Illustrated collection of Civil War letters written by the surgeon and adjutant of the 92nd Ohio Infantry Regiment, 1862-1865. This is Volume 3 in the Blue Acorn Press Civil War Regimental Letters Series, and the first book ever published about the 92nd Ohio.
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Book Description Blue Acorn Pr, U.S.A., 2013. Hard Cover. Book Condition: New. Dust Jacket Condition: New. Unit history of 92nd OVI from US Civil War based on first hand accounts. 511pages illustrated with b&w photos. Signed by author on title page. Barking Dog Books and Art LLC has been an independent bookseller online since 2002. Orders are processed promptly, carefully packed, and shipped with delivery confirmation. Size: 8vo - over 7¾" - 9¾" tall. Signed by Author. Bookseller Inventory # 010082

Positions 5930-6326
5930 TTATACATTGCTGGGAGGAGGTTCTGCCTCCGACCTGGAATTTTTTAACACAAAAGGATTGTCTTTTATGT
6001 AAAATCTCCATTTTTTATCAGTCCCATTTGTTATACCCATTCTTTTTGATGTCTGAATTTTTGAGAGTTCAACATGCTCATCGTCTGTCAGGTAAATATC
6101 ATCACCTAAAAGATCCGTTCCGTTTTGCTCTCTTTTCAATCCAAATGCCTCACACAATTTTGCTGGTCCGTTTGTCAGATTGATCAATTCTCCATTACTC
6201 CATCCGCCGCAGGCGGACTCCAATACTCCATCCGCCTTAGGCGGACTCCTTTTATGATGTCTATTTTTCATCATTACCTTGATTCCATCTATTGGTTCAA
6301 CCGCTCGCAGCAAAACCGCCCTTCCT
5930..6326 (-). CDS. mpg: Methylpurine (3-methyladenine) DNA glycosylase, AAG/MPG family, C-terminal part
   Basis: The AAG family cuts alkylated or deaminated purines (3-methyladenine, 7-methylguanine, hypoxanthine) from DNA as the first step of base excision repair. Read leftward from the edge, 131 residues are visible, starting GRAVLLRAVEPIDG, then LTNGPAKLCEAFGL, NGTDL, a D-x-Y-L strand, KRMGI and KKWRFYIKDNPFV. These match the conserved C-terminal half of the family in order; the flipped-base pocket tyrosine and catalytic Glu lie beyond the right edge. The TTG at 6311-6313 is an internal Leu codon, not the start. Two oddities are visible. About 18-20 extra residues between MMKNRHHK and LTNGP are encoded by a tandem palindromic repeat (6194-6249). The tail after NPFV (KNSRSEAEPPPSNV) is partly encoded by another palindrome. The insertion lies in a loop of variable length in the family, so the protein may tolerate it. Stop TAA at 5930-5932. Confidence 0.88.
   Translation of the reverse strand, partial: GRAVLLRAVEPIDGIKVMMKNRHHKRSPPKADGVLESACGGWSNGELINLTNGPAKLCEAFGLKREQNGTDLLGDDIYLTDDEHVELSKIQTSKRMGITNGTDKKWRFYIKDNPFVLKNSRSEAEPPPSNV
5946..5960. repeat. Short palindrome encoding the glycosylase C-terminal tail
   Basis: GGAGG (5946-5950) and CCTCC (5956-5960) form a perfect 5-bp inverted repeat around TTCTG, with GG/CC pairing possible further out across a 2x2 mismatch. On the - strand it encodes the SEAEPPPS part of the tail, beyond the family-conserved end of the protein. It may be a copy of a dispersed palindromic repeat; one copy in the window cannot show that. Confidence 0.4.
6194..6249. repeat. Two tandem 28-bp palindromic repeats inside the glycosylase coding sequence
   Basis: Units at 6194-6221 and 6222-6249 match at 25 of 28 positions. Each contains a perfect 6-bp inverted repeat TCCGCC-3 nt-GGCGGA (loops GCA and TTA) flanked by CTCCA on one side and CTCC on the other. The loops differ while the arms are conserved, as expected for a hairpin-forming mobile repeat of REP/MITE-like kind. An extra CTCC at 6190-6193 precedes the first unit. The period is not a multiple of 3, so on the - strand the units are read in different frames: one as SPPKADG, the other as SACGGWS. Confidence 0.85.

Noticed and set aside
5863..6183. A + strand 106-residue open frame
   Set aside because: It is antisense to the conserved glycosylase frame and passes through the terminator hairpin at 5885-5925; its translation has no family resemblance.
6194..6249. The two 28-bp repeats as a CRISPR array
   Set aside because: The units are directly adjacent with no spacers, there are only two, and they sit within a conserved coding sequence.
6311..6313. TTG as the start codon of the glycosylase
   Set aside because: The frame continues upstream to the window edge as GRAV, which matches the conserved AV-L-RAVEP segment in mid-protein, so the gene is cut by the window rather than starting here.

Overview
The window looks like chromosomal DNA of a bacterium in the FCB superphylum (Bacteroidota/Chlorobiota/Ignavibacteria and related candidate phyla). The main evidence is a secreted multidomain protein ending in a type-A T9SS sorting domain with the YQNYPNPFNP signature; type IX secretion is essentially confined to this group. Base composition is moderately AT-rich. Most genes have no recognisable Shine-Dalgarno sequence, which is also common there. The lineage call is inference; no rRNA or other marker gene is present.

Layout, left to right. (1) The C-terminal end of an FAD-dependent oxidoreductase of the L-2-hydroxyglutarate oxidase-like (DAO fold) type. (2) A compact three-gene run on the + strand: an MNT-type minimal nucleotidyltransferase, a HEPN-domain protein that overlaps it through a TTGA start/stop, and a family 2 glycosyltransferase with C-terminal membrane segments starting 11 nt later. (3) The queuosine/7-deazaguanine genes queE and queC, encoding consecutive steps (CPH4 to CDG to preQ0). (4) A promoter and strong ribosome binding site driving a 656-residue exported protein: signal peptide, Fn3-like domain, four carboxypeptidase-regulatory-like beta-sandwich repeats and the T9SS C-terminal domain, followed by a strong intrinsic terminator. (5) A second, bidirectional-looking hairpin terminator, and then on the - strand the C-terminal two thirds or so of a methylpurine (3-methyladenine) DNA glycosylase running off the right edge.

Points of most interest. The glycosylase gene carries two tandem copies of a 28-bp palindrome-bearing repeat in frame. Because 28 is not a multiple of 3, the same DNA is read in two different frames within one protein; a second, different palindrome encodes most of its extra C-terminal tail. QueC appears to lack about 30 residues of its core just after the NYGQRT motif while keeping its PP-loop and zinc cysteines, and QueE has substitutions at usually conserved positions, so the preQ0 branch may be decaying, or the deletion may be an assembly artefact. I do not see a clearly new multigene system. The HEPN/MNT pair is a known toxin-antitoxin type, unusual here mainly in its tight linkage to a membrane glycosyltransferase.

Book Description Blue Acorn Press. Book Condition: BRAND NEW. BRAND NEW Hardcover in Dust Jacket - 512pp - Biblio - Index - photos - notes - Edited and SIGNED by Richard A. Baumgartner - On Oct. 7, 1862, the 92nd Ohio Infantry Regiment marched "nicely and in good spirits" out of its camp of instruction at Marietta, Ohio, for the last time. Its yet unblooded soldiers, destined for the front, were "among our best citizens," declared a local newspaperman, who also reflected soberly: "It is not with a dry eye that these men go to the field. Many of our friends are in the regiment. What will be their fortunes? What the fate of the regiment? Who among these fine men will never again see home?" Two of those leaving that day were Josiah Dexter Cotton and George Butler Turner -- one of them fated never to return. Although separated by nearly two decades in age and experience, they had much in common as both began their military service, first in western Virginia, later in Tennessee and Georgia under Gens. George Crook and John B. Turchin. They lived in the same town, had been educated at the same college, one graduating at the top of his class, the other second. They shared interests in literature and the fraternal company of fellow alums in the regiment. Mutual respect coursed between them. And they had left behind close, loving families. Despite going off to war for different reasons, the two men assiduously placed duty at the forefront of their particular roles in the army -- Cotton as surgeon, and Turner as his company's first sergeant and later as regimental adjutant. Thankfully for the historical record, both composed a surviving wealth of well written, insightful, delightfully informative and descriptive letters during their service that compares favorably with some of the best collections of Civil War correspondence in print. With few exceptions, the 244 combined letters presented here were written to immediate family members, and in large measure tell the story of their regiment -- a valuable consideration since no formal history before has been published about the 92nd Ohio Volunteers. A Brand New Quality Book from a Full-Time Bookshop in business since 1992!. Bookseller Inventory # 1724726